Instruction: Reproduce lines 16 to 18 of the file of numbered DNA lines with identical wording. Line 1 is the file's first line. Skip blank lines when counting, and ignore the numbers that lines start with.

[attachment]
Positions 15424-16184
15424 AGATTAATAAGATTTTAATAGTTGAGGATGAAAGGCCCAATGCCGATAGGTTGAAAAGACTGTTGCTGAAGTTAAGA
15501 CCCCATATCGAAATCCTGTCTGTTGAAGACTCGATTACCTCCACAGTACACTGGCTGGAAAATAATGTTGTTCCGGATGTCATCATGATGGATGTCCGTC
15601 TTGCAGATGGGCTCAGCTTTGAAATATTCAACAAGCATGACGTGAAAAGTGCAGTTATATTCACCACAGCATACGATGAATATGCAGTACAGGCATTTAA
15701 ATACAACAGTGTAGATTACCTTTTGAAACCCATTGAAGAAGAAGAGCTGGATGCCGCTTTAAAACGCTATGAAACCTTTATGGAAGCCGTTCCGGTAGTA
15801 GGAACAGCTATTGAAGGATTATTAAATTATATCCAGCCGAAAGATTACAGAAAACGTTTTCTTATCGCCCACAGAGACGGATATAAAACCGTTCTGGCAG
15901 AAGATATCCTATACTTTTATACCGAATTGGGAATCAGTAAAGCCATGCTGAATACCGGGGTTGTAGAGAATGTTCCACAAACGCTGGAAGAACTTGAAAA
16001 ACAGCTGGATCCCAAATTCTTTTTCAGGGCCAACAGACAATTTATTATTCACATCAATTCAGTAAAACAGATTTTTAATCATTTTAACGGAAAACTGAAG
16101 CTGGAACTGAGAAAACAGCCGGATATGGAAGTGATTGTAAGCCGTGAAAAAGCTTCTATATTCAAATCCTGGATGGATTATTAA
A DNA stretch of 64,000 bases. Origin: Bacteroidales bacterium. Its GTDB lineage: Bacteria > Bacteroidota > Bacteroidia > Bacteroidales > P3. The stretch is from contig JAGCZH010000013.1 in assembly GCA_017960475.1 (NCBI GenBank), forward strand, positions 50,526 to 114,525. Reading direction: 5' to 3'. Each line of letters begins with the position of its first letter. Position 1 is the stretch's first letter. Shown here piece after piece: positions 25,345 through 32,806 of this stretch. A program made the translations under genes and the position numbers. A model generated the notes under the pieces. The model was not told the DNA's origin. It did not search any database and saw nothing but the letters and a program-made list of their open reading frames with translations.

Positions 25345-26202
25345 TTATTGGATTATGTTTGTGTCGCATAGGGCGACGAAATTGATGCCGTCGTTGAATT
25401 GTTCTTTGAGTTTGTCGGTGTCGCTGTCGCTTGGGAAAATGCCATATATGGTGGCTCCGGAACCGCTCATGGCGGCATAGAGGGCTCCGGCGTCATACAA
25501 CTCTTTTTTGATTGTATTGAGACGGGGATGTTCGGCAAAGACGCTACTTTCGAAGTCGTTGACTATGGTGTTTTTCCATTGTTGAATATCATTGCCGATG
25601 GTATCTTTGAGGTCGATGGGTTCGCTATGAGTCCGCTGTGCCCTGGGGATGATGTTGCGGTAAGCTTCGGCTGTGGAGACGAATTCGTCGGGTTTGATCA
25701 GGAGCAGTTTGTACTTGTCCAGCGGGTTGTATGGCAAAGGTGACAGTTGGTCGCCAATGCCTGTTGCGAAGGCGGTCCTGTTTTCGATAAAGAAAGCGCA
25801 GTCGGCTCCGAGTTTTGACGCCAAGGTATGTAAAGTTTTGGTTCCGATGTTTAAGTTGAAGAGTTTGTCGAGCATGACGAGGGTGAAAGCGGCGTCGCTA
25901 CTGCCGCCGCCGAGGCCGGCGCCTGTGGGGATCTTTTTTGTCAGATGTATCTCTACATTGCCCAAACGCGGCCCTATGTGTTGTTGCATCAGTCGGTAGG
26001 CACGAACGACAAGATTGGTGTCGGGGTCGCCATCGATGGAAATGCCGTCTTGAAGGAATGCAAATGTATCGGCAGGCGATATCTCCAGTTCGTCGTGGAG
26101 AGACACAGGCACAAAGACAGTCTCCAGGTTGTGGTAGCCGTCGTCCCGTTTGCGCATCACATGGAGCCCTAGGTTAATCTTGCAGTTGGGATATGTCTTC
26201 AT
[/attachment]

25701 GGAGCAGTTTGTACTTGTCCAGCGGGTTGTATGGCAAAGGTGACAGTTGGTCGCCAATGCCTGTTGCGAAGGCGGTCCTGTTTTCGATAAAGAAAGCGCA
25801 GTCGGCTCCGAGTTTTGACGCCAAGGTATGTAAAGTTTTGGTTCCGATGTTTAAGTTGAAGAGTTTGTCGAGCATGACGAGGGTGAAAGCGGCGTCGCTA
25901 CTGCCGCCGCCGAGGCCGGCGCCTGTGGGGATCTTTTTTGTCAGATGTATCTCTACATTGCCCAAACGCGGCCCTATGTGTTGTTGCATCAGTCGGTAGG